Where in the past, some journalists might move with lightning speed to get the scoop, more today are focused on being accurate rather than being first. That requires doing their homework on a story, to be sure, but it also means they need to be able to rely on trusted PR professionals that can provide accurate, newsworthy information.
Journalists will continue to work to build that trust with their audiences, and that means careful scrutiny of sources and data.
The silver lining here for communications pros is that journalists rely more than ever on brands to provide them with compelling, fact-based information. Tapping into what journalists need and want is the first step for your brand to provide value to them. That starts, of course, with providing accurate information. Don’t spread fake news by pitching a half-baked story! Make sure your own sources are reliable before you pitch journalists.
30 percent of Journalists surveyed want brands and PR professionals to have a solid understanding of their outlets and areas of research. Nearly as important is tailoring your pitches to their beat. Not only do these practices ensure your news is a good fit for a given journalist, but it also makes them happy that you went to the trouble. A happy journalist is one who is more likely to give you earned media coverage.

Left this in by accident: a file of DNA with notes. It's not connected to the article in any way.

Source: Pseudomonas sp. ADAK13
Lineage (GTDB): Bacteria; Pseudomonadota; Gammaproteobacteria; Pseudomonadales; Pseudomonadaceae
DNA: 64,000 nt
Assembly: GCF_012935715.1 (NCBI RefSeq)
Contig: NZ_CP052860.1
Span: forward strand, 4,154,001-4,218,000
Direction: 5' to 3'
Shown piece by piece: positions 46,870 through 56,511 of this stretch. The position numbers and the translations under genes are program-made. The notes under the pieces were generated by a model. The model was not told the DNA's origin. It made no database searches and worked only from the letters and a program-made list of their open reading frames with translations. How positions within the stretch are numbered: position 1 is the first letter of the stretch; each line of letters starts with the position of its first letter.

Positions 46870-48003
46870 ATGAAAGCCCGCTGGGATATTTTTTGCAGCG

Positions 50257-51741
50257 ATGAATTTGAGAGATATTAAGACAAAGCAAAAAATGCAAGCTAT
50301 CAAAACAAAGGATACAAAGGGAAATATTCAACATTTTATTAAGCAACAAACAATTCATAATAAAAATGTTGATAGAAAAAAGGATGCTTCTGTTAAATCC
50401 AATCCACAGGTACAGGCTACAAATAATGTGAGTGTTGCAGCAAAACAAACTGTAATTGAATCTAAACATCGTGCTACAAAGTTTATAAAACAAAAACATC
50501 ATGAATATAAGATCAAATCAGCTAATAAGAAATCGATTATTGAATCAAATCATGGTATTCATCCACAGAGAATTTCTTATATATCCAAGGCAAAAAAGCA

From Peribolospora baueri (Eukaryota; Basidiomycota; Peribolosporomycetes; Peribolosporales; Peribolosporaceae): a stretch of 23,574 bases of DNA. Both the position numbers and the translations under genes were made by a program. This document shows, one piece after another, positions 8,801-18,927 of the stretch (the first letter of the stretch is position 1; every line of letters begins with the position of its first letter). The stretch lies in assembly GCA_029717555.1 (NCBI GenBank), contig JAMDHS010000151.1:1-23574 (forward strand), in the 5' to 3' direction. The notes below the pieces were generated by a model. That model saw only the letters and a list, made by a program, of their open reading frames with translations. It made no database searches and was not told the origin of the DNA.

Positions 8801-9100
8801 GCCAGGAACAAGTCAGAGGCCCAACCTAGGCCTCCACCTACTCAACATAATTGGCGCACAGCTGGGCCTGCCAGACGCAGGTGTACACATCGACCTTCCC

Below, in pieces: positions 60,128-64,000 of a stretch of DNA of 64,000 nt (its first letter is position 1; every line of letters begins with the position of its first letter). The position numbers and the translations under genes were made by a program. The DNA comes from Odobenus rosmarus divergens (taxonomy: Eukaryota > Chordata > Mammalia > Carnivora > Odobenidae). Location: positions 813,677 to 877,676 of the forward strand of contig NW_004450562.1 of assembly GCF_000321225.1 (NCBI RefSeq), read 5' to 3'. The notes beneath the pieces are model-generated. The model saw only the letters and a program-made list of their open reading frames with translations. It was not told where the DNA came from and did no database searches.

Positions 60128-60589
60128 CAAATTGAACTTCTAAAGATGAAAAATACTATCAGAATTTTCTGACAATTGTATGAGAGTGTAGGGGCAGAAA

Journalists, still rely on brands to provide them with useful press releases they can build their stories around. 63 percent of U.S. journalists surveyed prefer press releases to other types of information, while others want to glean data from your website or blog, social media, or a company spokesperson.
Despite the fact that so many journalists still rely on press releases, a lot of brands still miss the mark in writing them. Here’s what journalists want from your press releases.
First, the news hook should be clearly stated. If the journalist can’t determine what your news is, how can you expect him to want to cover it? Next, your press release should tell a story conversationally. No jargon! It’s all too easy to use corporate speak, but that doesn’t help you or the journalist connect with an audience.